Which Joe gave his name to ‘sloppy joes’? We look at five interesting sandwiches and their lexical origins.
Originally: articulation between two bones having nearly flat opposing surfaces, allowing only a limited gliding movement (now rare); (later) a joint of this type.
Mid 16th century; earliest use found in John Hall (1529–1568/9), surgeon and author. From post-classical Latin arthrodia from Hellenistic Greek ἀρθρωδία (Galen) from ancient Greek ἀρθρώδης well-articulated (from ἄρθρον joint + -ώδης) + -ία.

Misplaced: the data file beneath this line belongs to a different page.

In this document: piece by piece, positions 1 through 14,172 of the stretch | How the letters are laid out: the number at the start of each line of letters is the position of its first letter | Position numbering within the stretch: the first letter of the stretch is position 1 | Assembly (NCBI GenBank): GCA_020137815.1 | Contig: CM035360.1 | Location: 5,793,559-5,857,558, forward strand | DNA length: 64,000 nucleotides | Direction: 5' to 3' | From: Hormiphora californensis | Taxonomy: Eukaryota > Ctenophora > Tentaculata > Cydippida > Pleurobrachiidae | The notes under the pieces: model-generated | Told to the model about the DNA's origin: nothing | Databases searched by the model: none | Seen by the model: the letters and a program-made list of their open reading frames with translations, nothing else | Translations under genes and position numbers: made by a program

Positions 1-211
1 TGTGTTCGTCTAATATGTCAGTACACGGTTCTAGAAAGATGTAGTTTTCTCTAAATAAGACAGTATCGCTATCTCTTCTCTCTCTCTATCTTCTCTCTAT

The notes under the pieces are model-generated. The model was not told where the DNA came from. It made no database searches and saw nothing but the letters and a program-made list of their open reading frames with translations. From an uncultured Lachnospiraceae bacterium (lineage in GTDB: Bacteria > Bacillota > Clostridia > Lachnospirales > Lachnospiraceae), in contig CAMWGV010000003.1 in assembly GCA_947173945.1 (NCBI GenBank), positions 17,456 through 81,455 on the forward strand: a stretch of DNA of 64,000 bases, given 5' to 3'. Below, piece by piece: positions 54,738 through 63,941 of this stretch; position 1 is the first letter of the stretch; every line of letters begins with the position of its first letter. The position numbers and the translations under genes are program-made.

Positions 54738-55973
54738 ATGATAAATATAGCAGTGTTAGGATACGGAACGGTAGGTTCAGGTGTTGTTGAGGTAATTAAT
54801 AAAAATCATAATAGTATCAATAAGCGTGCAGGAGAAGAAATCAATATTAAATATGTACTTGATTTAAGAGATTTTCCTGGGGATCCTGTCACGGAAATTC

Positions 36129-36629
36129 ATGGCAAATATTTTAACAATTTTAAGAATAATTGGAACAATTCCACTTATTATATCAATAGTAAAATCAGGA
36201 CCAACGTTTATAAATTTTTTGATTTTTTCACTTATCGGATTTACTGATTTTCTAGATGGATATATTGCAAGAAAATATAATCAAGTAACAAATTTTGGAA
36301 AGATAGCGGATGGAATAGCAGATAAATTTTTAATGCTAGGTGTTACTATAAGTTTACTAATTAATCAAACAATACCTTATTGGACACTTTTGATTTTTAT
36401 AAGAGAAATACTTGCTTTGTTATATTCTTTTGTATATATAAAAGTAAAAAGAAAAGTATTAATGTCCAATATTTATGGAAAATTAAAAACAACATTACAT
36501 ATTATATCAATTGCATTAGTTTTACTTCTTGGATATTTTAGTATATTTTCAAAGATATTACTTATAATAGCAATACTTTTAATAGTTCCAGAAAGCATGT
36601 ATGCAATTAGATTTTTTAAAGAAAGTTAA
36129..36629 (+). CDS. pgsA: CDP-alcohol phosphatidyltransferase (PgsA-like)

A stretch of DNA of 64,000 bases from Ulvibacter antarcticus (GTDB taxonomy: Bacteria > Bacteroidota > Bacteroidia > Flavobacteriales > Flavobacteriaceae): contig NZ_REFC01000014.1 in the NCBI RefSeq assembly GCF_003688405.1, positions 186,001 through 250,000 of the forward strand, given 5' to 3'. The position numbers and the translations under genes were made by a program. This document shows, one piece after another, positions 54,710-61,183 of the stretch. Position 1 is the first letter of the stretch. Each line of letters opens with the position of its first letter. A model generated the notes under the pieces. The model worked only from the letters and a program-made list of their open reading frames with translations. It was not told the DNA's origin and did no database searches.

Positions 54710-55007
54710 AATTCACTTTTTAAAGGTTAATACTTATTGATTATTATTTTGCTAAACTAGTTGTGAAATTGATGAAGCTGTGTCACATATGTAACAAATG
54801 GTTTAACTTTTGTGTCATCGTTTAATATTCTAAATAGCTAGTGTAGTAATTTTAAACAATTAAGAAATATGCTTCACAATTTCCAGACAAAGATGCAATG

We take a look at several popular, though confusing, punctuation marks.
From Afghanistan to Zimbabwe, discover surprising and intriguing language facts from around the globe.
The definitions of ‘buddy’ and ‘bro’ in the OED have recently been revised. We explore their history and increase in popularity.